I used the word “we” on purpose; this subliminal message shows the Hiring Manager that you already see yourself as part of the organisation and this subliminal remark coupled with a sensible question should be a winning combination.
The Hiring Manager and the Organisation Structure: You will be surprised at how many people do not know the name of the CEO of the organisation they could potentially be working for. It is actually alarming and one of the key things that can let you down in an interview. Some people may wonder “why is it important ?” For those who might be thinking that, let me give you an example: If someone came to your house, sat down, ate your food, wined and dined with you, exchanged a meaningful/interesting dialogue and at the end of the night they asked you for your name, i’m sure you’d be pretty upset. It’s the same kind of scenario, you cannot expect to work for an organisation without knowing about the person who governs it, it demonstrates a lack of interest in the organisation as a whole.
Do a little digging on the CEO, their professional background and their career to date, the same goes for the Hiring Manager. Doing research on the Hiring Manager can give you an insight into his career, his personality etc. (Social Media, including LinkedIn are always useful tools!) even taking note of the kind of posts they like on LinkedIn can also tell you a lot about a person. This can make you more relaxed as you prepare for your interview knowing that you have a little edge over your interviewer.
Company Objectives: Every organisation has current and future business forecasts, and use this to build business modules/departments and identify key hires. Knowing about their business objectives is very important. It shows that you are walking the journey with them, and that you understand where they are going. So use this as a marketing tool to sell yourself, showing them where you can fit in to meet those business objectives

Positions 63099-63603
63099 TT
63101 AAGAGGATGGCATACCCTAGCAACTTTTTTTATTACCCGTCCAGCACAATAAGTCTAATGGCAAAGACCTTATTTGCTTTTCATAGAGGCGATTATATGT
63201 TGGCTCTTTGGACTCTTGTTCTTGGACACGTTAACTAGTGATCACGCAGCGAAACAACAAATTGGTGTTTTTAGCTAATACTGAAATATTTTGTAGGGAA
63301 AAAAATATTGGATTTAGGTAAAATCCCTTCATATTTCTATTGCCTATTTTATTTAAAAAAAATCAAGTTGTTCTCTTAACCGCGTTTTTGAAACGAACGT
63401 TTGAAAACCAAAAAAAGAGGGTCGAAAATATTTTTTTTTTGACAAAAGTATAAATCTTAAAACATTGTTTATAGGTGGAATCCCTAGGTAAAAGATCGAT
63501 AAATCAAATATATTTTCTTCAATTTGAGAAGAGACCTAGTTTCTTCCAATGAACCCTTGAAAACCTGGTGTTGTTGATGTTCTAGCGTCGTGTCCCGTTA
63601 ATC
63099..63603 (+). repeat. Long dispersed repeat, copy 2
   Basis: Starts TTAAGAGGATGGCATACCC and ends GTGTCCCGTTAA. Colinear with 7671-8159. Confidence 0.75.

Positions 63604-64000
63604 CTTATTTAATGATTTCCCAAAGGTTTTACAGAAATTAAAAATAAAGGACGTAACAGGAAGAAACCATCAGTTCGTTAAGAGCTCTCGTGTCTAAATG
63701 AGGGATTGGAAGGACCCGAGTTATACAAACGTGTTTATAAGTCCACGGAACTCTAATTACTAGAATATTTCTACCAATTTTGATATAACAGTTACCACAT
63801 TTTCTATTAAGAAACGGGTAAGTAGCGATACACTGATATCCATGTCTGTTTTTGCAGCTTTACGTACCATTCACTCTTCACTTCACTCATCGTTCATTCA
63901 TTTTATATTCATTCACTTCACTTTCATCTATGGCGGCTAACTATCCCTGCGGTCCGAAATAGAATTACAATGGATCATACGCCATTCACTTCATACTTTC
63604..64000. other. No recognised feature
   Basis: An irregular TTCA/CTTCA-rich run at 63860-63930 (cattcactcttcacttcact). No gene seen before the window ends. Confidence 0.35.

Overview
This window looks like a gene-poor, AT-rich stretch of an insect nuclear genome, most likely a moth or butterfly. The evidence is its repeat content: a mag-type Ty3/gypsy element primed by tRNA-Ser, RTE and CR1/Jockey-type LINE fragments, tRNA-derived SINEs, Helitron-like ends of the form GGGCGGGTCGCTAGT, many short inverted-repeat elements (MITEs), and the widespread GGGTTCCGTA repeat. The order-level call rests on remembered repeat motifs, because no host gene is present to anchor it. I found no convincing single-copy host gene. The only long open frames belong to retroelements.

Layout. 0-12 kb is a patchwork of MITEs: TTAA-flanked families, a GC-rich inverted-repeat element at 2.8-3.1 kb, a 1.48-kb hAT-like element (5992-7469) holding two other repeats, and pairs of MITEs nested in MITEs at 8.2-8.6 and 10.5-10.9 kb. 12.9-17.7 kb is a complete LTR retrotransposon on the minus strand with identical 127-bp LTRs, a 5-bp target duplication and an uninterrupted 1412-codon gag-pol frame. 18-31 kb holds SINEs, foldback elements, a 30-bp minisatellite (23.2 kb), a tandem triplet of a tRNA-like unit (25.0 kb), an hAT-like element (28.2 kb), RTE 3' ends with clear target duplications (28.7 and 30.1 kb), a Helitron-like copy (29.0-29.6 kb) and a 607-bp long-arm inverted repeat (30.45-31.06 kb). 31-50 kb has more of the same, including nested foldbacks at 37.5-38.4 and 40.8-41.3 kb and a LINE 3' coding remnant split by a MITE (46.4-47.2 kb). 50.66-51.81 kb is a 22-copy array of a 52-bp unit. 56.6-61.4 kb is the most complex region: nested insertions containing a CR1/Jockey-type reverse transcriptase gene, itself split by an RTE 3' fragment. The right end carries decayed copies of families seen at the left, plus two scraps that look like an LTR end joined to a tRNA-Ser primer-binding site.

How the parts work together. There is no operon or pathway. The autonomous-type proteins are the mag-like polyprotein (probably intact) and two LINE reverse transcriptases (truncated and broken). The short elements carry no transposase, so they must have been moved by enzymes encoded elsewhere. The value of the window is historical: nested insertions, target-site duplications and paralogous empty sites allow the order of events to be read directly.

For example: If their objective is to build a data recovery centre before the end of the year, they would definitely need experienced talent in IMAC (Install, Moves and Changes) to fulfill this project. This can be made up of desk support staff, software developers, System Engineers etc. Selling your skill set and your soft skills based on your knowledge of their future projects shows that are ready to jump on board and integrate well with future projects.
The objectives of an organisation as a whole can usually be found as part of their mission statements on their website. In other cases, short term projects and objectives can also be found in online media interviews, and press releases.
All companies have goals for the next 5 – 10 years, and your knowledge of what they are will differentiate you from other candidates.
So when you have been shortlisted for an interview, take your time to really understand the organisation want to represent.
As much as they are looking for key talent to meet their business objectives, they also need to feel that you want them just as much as they want you.
An organisation will not compromise on that enthusiasm because in the long run, if you do not demonstrate what is expected and they have to let you go, it will be a costly hire for them and as a result will have to go back to the drawing board.